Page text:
So there is something that I probably need to do to override it and I ain’t figured it out yet.
it the curse of the Chinese phones they have them so well made that they frustrate us constantly just like our Govt. Oh wait its because the Chinese own our country now as well.
I think your 177 QE must have had some baffles loose or slightly out of place as my 22 with the hatsan made external LDC groups one on top of the other with just about any pellet you just have to adjust your mil dot holds to hit the bulls.
You need to wait and get you a non QE big bore model then if its to loud just buy the one I got for 46 bucks made for their guns.
I may be wrong but I don’t think Hatsan offers a big bore that is not the QE model. So I may be out of luck there.
But I know you told me that you shot your .22 cal. Hatsan with that single shot tray that I made for you first before I made that one for me. And you said it definatly loaded the pellet nice. But have you tryed shooting 10 shot groups with the clip verses the single shot tray.
And I don’t know if you remember I ended up getting more consistent shots with mine when I removed the barrel band that attaches to the front of the stock. Remember I could me the stock around on the resivoir tube and I could see it moving the barrel.
But I think the problem on the gun may of been the valve. Because my chrony results no matter what pellet I used would show a great fps spread of like 8 one day and the next day it would have like a 40 plus fps spread.
Remember I was collecting data from that gun for about 2 weeks and I could never get it to produce the same groups from day to day but my other trusty .177 cal. PCP would shoot the same pellets consistently from day to day.
I even cleaned the barrel with the shroud removed same results. I even shot the gun two days in a row with the shroud and baffles off the barrel. And the crown on the muzzle end was good and the lead in chamfer on the breech end of the barrel was nice. I even tryed changinging the breech o-ring and ended up putting the factory one back in.
So looked at a lot of things on that gun for sure. Maybe it had a bad spot in the rifling. Who knows but I sure gave it what it was worth before it went. And maybe I got one of those lemons. Stuff happens when it comes to something mechanical. Oh well on to the next one.
You are right they don’t make a non QE model in the big bore gun so that option is out of the choice.
I have not shot ten shot groups with the tray versus the magazine, but when I went to my friends that you have a picture of me shooting off his lift that was with the magazines at fifty yards and it grouped from 3/4 inch to 1 1/2 groups depending on the pellet I used that day. I shot I believe 9 or 10 different pellets and had five that grouped under 1 inch at 50 yards and were CPHP 14.3s, H&N FTs 16.26s, H&N Barracudas 21.4s and the JSB 15.89s and 18.13s. I have not really shot any groups from the single shot tray as of yet but do plan to do so at my friends here when the weather warms up.
I remember you removing your barrel band and shooting it but did not remember that it shot better groups like that so that I did not think about as my mind is not the same from one day to the next as well.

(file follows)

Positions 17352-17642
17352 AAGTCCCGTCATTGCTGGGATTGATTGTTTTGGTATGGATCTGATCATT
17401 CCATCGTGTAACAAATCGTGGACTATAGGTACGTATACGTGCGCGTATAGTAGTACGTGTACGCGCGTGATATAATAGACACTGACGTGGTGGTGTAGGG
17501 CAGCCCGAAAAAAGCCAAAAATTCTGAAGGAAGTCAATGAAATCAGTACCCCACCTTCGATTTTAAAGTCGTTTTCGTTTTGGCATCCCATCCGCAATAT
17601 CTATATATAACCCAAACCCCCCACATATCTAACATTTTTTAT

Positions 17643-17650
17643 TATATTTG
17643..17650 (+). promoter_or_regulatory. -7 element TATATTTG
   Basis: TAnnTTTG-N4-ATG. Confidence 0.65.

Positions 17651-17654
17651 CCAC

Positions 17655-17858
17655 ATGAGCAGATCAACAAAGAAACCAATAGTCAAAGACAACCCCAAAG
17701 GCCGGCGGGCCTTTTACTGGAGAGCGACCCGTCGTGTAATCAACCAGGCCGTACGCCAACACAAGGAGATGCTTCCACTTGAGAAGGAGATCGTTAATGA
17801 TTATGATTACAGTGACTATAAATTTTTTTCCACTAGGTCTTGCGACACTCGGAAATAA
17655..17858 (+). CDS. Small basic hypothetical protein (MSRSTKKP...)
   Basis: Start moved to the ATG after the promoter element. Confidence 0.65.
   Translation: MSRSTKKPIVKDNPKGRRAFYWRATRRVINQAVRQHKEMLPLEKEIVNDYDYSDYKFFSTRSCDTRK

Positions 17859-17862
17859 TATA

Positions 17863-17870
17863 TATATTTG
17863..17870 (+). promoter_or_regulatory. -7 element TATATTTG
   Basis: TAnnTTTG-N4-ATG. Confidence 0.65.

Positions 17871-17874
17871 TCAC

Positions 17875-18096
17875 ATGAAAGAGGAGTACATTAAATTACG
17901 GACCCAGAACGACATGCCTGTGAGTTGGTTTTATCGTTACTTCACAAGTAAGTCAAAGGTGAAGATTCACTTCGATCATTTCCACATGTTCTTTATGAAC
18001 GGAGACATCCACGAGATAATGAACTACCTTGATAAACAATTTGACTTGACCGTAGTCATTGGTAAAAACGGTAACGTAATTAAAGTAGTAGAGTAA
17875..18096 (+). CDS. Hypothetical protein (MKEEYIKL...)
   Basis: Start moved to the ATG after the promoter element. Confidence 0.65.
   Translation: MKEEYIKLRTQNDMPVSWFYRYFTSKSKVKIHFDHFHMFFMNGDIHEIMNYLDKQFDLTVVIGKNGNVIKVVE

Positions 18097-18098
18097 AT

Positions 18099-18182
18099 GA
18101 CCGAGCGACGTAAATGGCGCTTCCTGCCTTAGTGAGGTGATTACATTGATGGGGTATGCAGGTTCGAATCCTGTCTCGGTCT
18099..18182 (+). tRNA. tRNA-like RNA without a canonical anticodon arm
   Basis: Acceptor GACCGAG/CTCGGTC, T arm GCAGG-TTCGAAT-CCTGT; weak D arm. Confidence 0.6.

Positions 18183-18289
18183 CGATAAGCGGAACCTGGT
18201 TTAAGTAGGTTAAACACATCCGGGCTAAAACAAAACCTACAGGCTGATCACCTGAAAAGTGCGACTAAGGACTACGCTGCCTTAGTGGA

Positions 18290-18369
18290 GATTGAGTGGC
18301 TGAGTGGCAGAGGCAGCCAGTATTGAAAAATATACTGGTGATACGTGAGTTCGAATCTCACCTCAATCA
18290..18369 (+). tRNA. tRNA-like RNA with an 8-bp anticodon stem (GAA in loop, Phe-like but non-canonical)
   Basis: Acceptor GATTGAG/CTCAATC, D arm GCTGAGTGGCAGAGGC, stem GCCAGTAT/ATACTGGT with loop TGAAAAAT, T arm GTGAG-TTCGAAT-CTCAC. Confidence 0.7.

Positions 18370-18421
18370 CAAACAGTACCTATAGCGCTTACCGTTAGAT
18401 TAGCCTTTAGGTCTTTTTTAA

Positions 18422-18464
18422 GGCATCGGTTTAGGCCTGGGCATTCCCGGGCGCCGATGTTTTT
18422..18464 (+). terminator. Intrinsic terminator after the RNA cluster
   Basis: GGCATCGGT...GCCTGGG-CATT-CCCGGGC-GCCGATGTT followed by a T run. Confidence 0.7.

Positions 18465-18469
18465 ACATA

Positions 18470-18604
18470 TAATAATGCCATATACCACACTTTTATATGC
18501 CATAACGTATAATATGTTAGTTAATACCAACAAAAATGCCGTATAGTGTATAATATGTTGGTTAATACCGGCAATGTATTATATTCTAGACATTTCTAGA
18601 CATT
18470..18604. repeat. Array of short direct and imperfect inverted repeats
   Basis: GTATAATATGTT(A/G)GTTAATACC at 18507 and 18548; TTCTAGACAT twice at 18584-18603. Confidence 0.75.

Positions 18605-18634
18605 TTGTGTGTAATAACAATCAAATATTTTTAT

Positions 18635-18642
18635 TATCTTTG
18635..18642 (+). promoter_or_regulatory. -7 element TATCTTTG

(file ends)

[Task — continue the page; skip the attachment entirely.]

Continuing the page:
It may have been the valve as I don’t know if you ever unscrewed your cylinder from the receiver or not but there are six hole equally spaced around the end of the valve that transfers the air into the port to the barrel. It could have been some left over material inside the valve that was blocking one or more of those 6 holes changing the volume of air flow at each shot. I have read on other forums of people blocking from three to all but one of those hole so that the only open hole is the one pointing directly at the transfer port.
I don’t remember you doing all that different testing with it as I am not sure you told me all the different things you tried to get it to shoot good but I know mine when I chronyed that same day at my friends was very consistent in its ES and SDs with every pellet I tried but only 5 did acceptable for me by grouping under 1 inch at fifty yards.
I believe you got a lemon like I have said in the car industry the parts were probably built on a Monday or Friday and assembled on one of those day as well.
So I hope when you get the bog bore it is a good one.
Did you see the video of Rick Eustler shooting the 30 cal at 50 and 75 yards. It showed to be very accurate but they seem to down on power compared to the same caliber guns of other competitors guns.
I didn’t go that deep and get into the valve but I do remember you telling me about you read about people plugging off the holes in the valve.
Yep I did get the email with the review and video of the Hatsan big bore the Rick was testing. It sounds like he’s got a lot of exciting things in store for the gun he’s testing.
And even though I did have that go on with my Hatsan QE I’m still willing to take a chance and try one of the Hatsan big bores. The .30 caliber is the one that interests me of the two calibers available.
But that will be a while before I get one. Got some money saving to do first. Especially after just ordering me another 1720T and a 1399 stock.
Tracking says it will be here tomorrow. So I’m interested to see if it will be as good as my first one I had a while back. I will find out soon enough.
I am getting my Vortek kits tomorrow as well so we will both be busy with new toys to play with and get dialed in. My hatsan is my only gun I have not touched other than adjusting the trigger and shot in some yesterday and adjusted on the trigger some more and got it just about as good as the Mrods trigger, but I think if I take it apart and polish the hammer and sear it will be very close to the Mrod as it is the same first and second stage feel just is a little gritty feeling in the second stage.